Template for Two-Page Summary

USNC-URSI National Radio Science Meeting


Authors Name/s associated with 1st Affiliation

line 1: dept. name (if applicable)

line 2: name of organization, acronyms acceptable

line 3: City, State/Province, Country

line 4: e-mail address if desired

Authors Name/s associated with 2nd Affiliation

line 1: dept. name (if applicable)

line 2: name of organization, acronyms acceptable

line 3: City, State/Province, Country

line 4: e-mail address if desired


Abstract—Please include a brief abstract here. The abstract should be limited to 50–200 words and should concisely state what was done, how it was done, principal results, and their significance.


This MS Word template, saved in a format that is fully compatible with “Word 2007”, provides authors with most of the formatting specifications (e.g. margins, column widths, line spacing, and text fonts) needed for preparing electronic versions of their summaries. Please do not alter any of the formatting in this template when you prepare your two-page summary for the USNC-URSI National Radio Science Meeting.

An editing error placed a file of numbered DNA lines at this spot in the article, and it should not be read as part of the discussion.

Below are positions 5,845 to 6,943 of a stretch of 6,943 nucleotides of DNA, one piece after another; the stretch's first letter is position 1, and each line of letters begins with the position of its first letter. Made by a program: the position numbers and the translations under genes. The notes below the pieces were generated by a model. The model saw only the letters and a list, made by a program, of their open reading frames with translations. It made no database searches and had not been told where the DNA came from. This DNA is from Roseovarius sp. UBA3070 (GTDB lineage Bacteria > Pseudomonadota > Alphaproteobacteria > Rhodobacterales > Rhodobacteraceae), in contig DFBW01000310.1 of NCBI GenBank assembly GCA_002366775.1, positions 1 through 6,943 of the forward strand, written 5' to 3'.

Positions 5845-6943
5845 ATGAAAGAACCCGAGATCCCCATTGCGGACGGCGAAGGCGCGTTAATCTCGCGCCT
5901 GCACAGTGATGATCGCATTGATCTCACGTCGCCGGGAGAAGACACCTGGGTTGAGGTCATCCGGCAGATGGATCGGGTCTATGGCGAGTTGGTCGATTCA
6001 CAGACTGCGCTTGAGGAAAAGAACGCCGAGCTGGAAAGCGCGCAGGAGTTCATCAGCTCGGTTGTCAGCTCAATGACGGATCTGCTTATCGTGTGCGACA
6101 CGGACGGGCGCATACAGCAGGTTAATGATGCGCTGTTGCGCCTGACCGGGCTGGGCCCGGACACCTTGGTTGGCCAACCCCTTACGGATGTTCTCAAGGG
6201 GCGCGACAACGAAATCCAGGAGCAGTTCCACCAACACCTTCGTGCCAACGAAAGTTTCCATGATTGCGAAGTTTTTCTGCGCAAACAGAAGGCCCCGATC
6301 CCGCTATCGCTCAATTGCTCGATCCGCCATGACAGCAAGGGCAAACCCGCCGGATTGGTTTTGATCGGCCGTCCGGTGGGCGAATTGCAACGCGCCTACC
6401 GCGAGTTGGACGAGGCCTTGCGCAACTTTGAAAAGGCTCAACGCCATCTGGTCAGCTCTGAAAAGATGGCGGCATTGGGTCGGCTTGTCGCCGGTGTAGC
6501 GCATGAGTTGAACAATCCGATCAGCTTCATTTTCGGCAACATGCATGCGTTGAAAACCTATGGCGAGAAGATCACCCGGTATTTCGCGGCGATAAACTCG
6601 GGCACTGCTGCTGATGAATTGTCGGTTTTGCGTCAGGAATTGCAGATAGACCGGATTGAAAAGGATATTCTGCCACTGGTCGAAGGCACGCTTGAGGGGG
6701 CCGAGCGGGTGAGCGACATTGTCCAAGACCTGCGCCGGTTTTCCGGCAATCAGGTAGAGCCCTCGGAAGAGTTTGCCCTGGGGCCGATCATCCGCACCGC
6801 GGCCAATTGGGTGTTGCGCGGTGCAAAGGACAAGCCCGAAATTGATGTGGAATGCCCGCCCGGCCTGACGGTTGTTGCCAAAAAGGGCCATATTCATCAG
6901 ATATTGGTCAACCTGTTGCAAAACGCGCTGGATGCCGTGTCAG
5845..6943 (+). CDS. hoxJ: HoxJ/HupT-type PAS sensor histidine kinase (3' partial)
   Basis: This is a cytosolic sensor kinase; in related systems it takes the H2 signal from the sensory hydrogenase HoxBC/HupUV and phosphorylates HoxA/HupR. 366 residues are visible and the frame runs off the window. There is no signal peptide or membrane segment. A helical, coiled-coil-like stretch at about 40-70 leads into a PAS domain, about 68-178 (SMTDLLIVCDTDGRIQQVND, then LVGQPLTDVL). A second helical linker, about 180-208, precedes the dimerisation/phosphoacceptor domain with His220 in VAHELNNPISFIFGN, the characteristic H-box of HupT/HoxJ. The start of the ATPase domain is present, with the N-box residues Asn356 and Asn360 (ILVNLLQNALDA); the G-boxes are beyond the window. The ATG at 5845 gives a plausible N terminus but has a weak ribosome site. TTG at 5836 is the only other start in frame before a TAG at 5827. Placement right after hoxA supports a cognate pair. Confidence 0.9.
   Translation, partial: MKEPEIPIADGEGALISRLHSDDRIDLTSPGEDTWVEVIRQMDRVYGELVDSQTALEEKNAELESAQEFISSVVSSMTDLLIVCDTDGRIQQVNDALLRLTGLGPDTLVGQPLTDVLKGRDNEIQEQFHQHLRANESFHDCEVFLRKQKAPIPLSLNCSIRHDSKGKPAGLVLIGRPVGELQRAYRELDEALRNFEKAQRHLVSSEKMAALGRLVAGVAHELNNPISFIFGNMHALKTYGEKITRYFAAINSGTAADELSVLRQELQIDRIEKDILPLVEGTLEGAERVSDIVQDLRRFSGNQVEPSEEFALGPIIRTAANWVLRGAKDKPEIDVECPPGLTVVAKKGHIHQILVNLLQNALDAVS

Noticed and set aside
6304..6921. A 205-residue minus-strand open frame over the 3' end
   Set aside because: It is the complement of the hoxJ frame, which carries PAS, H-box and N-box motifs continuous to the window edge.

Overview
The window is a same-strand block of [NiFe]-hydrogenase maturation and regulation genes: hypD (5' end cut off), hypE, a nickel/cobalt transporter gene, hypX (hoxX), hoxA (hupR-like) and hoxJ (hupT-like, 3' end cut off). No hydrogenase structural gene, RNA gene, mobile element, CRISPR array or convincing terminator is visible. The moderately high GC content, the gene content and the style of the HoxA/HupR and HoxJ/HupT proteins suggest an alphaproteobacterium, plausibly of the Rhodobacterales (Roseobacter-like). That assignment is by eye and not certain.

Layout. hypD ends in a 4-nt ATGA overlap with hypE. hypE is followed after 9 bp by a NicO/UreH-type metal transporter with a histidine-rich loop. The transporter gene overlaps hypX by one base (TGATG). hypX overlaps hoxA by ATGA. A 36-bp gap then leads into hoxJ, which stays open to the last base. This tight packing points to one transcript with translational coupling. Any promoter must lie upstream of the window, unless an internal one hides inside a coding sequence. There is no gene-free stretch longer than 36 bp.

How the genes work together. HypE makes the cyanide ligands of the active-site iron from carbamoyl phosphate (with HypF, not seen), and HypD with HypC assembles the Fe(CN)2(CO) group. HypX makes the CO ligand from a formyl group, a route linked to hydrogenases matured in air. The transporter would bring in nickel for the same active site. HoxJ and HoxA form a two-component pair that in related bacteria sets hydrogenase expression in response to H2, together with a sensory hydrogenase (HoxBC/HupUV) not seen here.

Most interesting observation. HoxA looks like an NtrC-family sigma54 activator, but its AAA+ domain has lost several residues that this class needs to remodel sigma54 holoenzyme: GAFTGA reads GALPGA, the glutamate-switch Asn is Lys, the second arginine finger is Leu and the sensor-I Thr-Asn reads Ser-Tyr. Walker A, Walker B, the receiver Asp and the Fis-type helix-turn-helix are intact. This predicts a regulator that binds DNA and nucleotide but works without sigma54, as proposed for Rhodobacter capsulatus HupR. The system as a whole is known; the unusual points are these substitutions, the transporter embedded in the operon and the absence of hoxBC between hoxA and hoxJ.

II.Preparing Your Paper

Summary papers are limited to two pages. Any submitted paper that exceeds this limit will be rejected.  However, it is also important that your summary substantially fills up both of the two pages. If the summary is too short, it will also be rejected. The page format is two-column, as illustrated here.  Do not add any kind of pagination anywhere in the paper. Do not manually number the headings – the template will do that for you.

Please take note of the following items when preparing your paper:

A.Authors and Affiliations